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Publication numberUS4597904 A
Publication typeGrant
Application numberUS 06/641,607
Publication dateJul 1, 1986
Filing dateAug 17, 1984
Priority dateAug 17, 1983
Fee statusLapsed
Also published asCA1242704A1, DE3480339D1, EP0137661A2, EP0137661A3, EP0137661B1
Publication number06641607, 641607, US 4597904 A, US 4597904A, US-A-4597904, US4597904 A, US4597904A
InventorsPhilip R. Page
Original AssigneeHovione Inter Ltd.
Export CitationBiBTeX, EndNote, RefMan
External Links: USPTO, USPTO Assignment, Espacenet
Process for the preparation of α-6-deoxy-tetracyclines
US 4597904 A
Abstract
A process for the preparation of α-6-deoxy-tetracyclines by the stereoselective heterogeneous hydrogenation of a 6-demethyl-6-deoxy-6-methylene-tetracycline or an acid addition salt thereof, in the presence of a tertiary phosphine, or the simultaneous dehalogenation and stereo-selective heterogeneous hydrogenation of an 11a-halo-6-demethyl-6-deoxy-6-methylene-tetracycline or an acid addition salt thereof, in the presence of a tertiary phosphine, characterized by the use of a rhodium salt catalysts, wherein the rhodium is bonded to a polysiloxane carrier, having the following formulae:
Rh Cl3 [N{(CH2)3 SiO3/2 }3 ]10 
Rh Cl3 [N{(CH2)3 SiO3/2 }3 ]12 
Rh Cl3 [N{(CH2)3 SiO3/2 }3 ]15 
Rh Cl3 [HN{(CH2)3 SiO3/2 }2 ]4 
Rh Cl3 [HN{(CH2)3 SiO3/2 }2 ]8 
permitting easy recovery of the rhodium, by simple filtration.
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Claims(13)
I claim:
1. A process for the preparation of α-6-deoxy-tetracyclines by the stereoselective heterogeneous hydrogenation of a 6-demethyl-6-deoxy-6-methylene-tetracycline or an acid addition salt thereof, in the presence of a tertiary phosphine, or the simultaneous dehalogenation and stereoselective hydrogenation of an lla-halo-6-demethyl-6-deoxy-6-methylene-tetracycline or an acid addition salt thereof, in the presence of a tertiary phosphine, characterised by the use of a rhodium salt catalyst, wherein the rhodium is bonded to an aminopolysiloxane.
2. A process according to claim 1, wherein the product is obtained directly from the reaction mixture as a p-toluenesulphonate salt.
3. A process according to claim 1, wherein the tertiary phosphine is of the formula: ##STR5## wherein r1 and R2 are phenyl, substituted phenyl or dimethylamino groups, and R3 is a phenyl, substituted phenyl, alkyl, aralkyl, benzyl or dimethylamino group.
4. A process according to claim 3, wherein the tertiary phosphine is triphenylphosphine.
5. A process according to claim 1, wherein the rhodium necessary for complete reaction is present in between 0.1 and 5 mmoles per mole of the 6-methylene-substrate.
6. A process according to claim 1, wherein the rhodium salt catalyst is bonded through a nitrogen containing group to a polysiloxane and has the following formulae:
RhCl3 [N{(CH2)3 SiO3/2 }3 ]10 
RhCl3 [N{(Ch2)3 SiO3/2 }3 ]12 
RhCl3 [N{(CH2)3 SiO3/2 }3 ]15 
RhCl3 [HN{(Ch2)3 SiO3/2 }2 ]4 
RhCl3 [HN{(CH2)3 SiO3/2 }2 ]8 
7. A process according to any one of claims 1-6 wherein the hydrogenation is carried out at a pressure comprised between 0.1 kg/cm2 and 20 kg/cm2 and at a temperature between 50 C. and 100 C., and the reaction medium is a solvent which does not unfavourably effect the course of the hydrogenation.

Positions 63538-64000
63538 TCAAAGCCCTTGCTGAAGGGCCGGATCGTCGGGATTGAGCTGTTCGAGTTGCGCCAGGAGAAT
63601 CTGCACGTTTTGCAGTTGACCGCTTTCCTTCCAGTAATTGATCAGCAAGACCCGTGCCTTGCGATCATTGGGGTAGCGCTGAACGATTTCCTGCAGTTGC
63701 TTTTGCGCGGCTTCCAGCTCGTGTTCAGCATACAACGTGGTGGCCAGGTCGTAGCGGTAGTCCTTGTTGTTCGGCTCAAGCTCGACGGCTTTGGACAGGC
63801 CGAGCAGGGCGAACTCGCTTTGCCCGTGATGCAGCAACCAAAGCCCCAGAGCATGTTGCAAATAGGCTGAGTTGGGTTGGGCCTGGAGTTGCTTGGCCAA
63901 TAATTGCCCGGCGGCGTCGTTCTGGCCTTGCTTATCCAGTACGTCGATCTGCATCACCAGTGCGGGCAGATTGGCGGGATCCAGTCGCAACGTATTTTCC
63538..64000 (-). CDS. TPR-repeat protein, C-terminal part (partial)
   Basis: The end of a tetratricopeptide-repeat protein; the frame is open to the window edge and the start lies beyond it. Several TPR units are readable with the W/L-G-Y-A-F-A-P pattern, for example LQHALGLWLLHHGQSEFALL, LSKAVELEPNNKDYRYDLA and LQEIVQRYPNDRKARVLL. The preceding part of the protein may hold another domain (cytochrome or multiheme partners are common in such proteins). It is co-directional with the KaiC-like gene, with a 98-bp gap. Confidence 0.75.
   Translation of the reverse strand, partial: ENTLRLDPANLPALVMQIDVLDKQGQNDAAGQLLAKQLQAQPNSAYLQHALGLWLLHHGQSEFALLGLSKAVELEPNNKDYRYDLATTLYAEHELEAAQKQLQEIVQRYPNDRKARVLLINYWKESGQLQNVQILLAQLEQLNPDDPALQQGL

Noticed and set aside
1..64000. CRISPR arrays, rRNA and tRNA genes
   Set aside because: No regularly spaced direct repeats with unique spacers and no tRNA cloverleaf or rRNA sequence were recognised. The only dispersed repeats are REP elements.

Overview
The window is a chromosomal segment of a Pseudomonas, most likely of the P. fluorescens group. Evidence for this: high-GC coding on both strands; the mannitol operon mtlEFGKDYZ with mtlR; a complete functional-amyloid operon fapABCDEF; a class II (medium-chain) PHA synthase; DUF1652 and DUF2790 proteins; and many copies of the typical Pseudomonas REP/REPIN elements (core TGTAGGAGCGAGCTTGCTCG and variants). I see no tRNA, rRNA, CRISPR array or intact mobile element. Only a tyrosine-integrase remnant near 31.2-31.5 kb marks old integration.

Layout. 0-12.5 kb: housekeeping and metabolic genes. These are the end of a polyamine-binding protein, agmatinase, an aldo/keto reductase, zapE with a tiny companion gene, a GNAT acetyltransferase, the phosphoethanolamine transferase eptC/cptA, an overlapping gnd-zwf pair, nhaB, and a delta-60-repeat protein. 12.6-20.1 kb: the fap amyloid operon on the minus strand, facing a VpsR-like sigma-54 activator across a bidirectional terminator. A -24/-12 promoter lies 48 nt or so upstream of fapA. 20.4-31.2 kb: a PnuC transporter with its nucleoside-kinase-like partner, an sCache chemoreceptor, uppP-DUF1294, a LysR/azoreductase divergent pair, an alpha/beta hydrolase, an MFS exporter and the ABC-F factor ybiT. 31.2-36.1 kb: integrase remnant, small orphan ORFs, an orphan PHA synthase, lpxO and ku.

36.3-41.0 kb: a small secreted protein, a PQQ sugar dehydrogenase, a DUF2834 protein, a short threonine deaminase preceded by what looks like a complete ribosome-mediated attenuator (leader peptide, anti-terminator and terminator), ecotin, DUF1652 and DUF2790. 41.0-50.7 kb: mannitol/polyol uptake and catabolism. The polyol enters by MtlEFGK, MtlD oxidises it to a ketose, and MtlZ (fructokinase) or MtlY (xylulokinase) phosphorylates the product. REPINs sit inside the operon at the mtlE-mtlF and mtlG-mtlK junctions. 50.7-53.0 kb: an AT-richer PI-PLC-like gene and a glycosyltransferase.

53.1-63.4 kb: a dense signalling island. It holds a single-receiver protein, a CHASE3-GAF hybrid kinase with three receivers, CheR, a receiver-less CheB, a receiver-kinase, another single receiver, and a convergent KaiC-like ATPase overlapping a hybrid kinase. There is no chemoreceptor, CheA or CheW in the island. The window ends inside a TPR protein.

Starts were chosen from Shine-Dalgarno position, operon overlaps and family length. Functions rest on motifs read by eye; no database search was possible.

8. A process according to claim 1 effected in the presence of a reaction inert solvent and 0.05 to 0.50% volume/volume based on solvent of hydrochloric or hydrofluoric acid.
9. A process according to claim 8 wherein the hydrogenation is carried out at a pressure of 0.1-20 kg/cm2 and a temperature of 50-100 C. and the solvent is a lower alcohol.
10. A process according to claim 9 wherein the pressure is 4-10 kg/cm2, the temperature is 60-90 C., the phosphine is triphenylphosphine, and the catalyst contains 0.1-5 mmoles of rhodium per mole of 6-methylene tetracycline hydrogenated.
11. A process according to claim 10 wherein the catalyst is of the formula RhCl3 [N {(CH2)3 SiO3/2 }3 ]a or RhCl3 [HN {(CH2)3 SiO3/2 }2 ]b where a is 10, 12 or 15 and b is 4 or 8.
12. A process according to claim 1 wherein the pressure is 4-10 kg/cm2, the temperature is 60-90 C., the phosphine is triphenylphosphine, and the catalyst contains 0.1-5 mmoles of rhodium per mole of 6-methylene tetracycline hydrogenated.
13. A process according to claim 12 wherein the catalyst is of the formula RhCl3 [N{(CH2)3 SiO3/2 }3 ]a or RhCl3 [HN{(CH2)3 SiO3/2 }2 ]b where a is 10, 12, or 15 and b is 4 or 8.
Description

The present refers to a new process for the preparation of α-6-deoxy-tetracyclines, which has the advantages of very high yields of practically pure products, plus the fact that it is considerably more economic than any of the prior art processes. More particularly, the present invention refers to the preparation of compounds of formula I ##STR1## in which X is hydrogen or a hydroxyl group, from the corresponding 6-methylene tetracycline or 11a-halo analogue of formulae II and III, respectively ##STR2## wherein X is hydrogen or a hydroxyl group and Y is a chloro or bromo atom. Thus, the stereoselective heterogeneous hydrogenation of the exocyclic methylene group of a compound of formula II, or an acid addition salt thereof or the simultaneous dehalogenation and stereoselective hydrogenation of a compound of formula III, or an acid addition salt thereof, is carried out in the presence of a rhodium salt catalyst, in which the rhodium is bonded via an amine residue to a polysiloxane.

It has further been discovered that the quantity of these heterogeneous catalysts, in terms of rhodium itself, necessary for complete hydrogenation, is drastically less than has been used for the heterogeneous preparations of the prior art. Additionally, the quantity of rhodium is inferior to the amounts used in the prior art homogeneous processes. An additional dramatic advantage, which renders the present invention extremely economic, is that the catalysts can be recovered after use, by simple filtration. The recovered catalysts can then be either re-used, or the rhodium can be recovered by classical chesrical/physical means. Such recoveries in the prior art homogeneous hydrogenations are either not feasible or are low-yielding, difficult, and thus uneconomical, processes.